First of all, you should be aware that the label "low-carb" is neither FDA-approved nor government-regulated. This means there is no standard for what makes a product "low-carb"—each company uses its own mathematical formula for calculating net carbohydrates. The FDA plans to suggest labeling guidelines for these products in the near future, but until regulations are in place, consumers will be in the dark about which products are true to their advertising.

For South Beach devotees, these labeling woes are not much of an issue. The South Beach Diet is not a low-carb diet—it emphasizes eating good carbs and good fats. Many "low-carb" products are high in saturated fats, trans fats, and large quantities of sugar alcohols, and you should be extremely cautious when deciding whether to purchase them. As always, you're better off buying whole, fresh foods or items that you know are SBD-approved.

EmilieB
09-10-2006, 01:33 PM
sugar is needed to make the yeast rise. as long as the sugar is 3 grams or less and the dietary fiber is 3g or higher you should be ok.



Low Sugar. A simple way to identify sugar in processed foods is to look for words ending in "ose," such as glucose, lactose, and sucrose. If any of these words appear in the first three ingredients listed, then the item is likely to be high in sugar and should be avoided.



I read this before I posted and that's exactly why I'm confused b/c HFCS IS in the first three ingredients listed yet this particular bread is recommended. :?:


RMT
09-10-2006, 02:28 PM
I buy Arnold 100% Whole Wheat Carb Counting

There is 1.5 g fat
Saturated Fat 0g
Trans Fat 0g
Cholesterol 0mg
Sodium 125 mg
Total Carbohydrate 9g
Dietary Fiber 3g
Sugar 0g
Protein 4g

Ingredients: Whole Wheat Flour , water, wheat gluten, oat fiber, yeast, wheat protein isolate, polydexrose, soybean oil, inulin, salt, wheat bran, mono-and digycerides, perservatives, monocalcuim, phosphate, sodium stearoly lactylate, grain, vinegar, malt, soy lechithin, sucralose

dont know if that helps you out at all. I can't find any hamburger buns that are sb approved - any suggestions??????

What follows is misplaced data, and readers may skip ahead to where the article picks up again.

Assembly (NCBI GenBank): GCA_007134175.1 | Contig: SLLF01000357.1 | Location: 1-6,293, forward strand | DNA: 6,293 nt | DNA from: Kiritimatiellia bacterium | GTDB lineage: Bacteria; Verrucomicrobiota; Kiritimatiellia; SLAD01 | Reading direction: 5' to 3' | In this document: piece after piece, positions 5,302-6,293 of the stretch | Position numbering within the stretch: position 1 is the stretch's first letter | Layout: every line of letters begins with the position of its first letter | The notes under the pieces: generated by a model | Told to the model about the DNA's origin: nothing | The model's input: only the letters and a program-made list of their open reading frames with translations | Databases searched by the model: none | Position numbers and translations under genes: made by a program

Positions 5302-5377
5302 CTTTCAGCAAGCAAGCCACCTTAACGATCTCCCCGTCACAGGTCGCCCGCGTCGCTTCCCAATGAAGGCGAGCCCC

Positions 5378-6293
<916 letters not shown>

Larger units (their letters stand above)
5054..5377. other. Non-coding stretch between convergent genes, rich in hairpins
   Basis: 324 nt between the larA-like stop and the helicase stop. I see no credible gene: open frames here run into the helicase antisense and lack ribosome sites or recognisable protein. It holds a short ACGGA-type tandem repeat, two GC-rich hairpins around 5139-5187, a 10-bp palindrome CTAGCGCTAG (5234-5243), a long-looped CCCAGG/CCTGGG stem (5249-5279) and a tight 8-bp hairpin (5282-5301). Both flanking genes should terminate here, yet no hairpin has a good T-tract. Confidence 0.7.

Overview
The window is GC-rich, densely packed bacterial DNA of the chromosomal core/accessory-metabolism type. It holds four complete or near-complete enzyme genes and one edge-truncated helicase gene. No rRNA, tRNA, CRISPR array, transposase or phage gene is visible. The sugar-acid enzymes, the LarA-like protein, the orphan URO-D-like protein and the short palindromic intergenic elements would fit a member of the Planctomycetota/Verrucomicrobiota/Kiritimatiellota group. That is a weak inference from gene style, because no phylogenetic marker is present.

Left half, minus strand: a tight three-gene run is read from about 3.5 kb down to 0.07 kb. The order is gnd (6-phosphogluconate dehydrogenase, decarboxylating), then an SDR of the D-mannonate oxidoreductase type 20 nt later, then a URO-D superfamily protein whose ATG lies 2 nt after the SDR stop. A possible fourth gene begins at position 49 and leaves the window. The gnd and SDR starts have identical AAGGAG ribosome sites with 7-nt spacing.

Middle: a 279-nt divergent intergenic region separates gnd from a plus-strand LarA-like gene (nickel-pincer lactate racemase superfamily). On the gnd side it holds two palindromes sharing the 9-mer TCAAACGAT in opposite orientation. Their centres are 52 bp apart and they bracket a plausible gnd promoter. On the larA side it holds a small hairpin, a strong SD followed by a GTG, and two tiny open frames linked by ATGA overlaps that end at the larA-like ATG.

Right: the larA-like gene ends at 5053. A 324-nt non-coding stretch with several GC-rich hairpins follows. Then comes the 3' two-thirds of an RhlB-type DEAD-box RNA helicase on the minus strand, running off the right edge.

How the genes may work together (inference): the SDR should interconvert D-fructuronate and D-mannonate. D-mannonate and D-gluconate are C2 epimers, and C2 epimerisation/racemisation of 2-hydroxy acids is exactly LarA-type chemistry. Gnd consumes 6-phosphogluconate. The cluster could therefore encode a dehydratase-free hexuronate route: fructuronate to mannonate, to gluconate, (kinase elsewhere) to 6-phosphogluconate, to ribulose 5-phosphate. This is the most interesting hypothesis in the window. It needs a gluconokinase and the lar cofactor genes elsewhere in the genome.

EmilieB
09-10-2006, 04:05 PM
I buy Arnold 100% Whole Wheat Carb Counting

There is 1.5 g fat
Saturated Fat 0g
Trans Fat 0g
Cholesterol 0mg
Sodium 125 mg
Total Carbohydrate 9g
Dietary Fiber 3g
Sugar 0g
Protein 4g

Ingredients: Whole Wheat Flour , water, wheat gluten, oat fiber, yeast, wheat protein isolate, polydexrose, soybean oil, inulin, salt, wheat bran, mono-and digycerides, perservatives, monocalcuim, phosphate, sodium stearoly lactylate, grain, vinegar, malt, soy lechithin, sucralose

dont know if that helps you out at all. I can't find any hamburger buns that are sb approved - any suggestions??????

Thanks, I'll have to look for that. Are polydextrose & sucralose artifical sweeteners? I've not heard of those ones before.

If bread is this hard to find then hamburger buns will likely be a mission impossible!!

ladybugnessa
09-10-2006, 04:08 PM
I get Hamburger and hot dog buns by Schmidt I believe. At Shoppers here in baltimore. no trans fat and 4 gm of dietary fiber per serving of course a serving is 53 grams and it's only supposed to be 30 so if you count that it's really 1 1/2 grains.

Barb0522
09-10-2006, 05:47 PM
For bread, I normally buy Natures Own 100% Whole Wheat. It has brown sugar as the third ingredient but the sugar amount is only 1 gram

For hamburger or hot dog buns, the best I have found is Nature's Own 100% Whole Wheat (sugar free). The ingredients are Stone ground whole wheat flour, water, maltitol, wheat gluten, yeast, contains 2% or less of each of the following (butter, salt, dough conditioners, cultured whey, vinegar, natural flavors, calcium sulfate, monocalcium phosphate, yeast food). Each bun is 110 calories.
Total fat 1.5 g
Saturated fat 1g
Transfat 0
polyunsaturated fat .5g
monounsaturated fat 0g
cholesterol 0
sodium 240 mg
Total carbohydrates 23g
dietary fiber 4g
sugars 0
maltitol 2g
protein 6g

Pepperidge Farms also makes a bun that is 100% whole wheat. It is a little higher in calories because it has a very small amount of sugar instead of the maltitol. I think either would be okay.

RMT
09-11-2006, 06:47 AM
Thanks Barb - will have to look into that suggestion!!!! I wanted to make steak sandwiches and fresh hamburgers this week - would like to have a bun with one (but not the other).

Can you find the Nature's Own brand anywhere or is hard to locate???

Barb0522
09-11-2006, 09:41 AM
I can only speak for Texas. It's a major brand that is available everywhere here. Not every store has the buns but most do.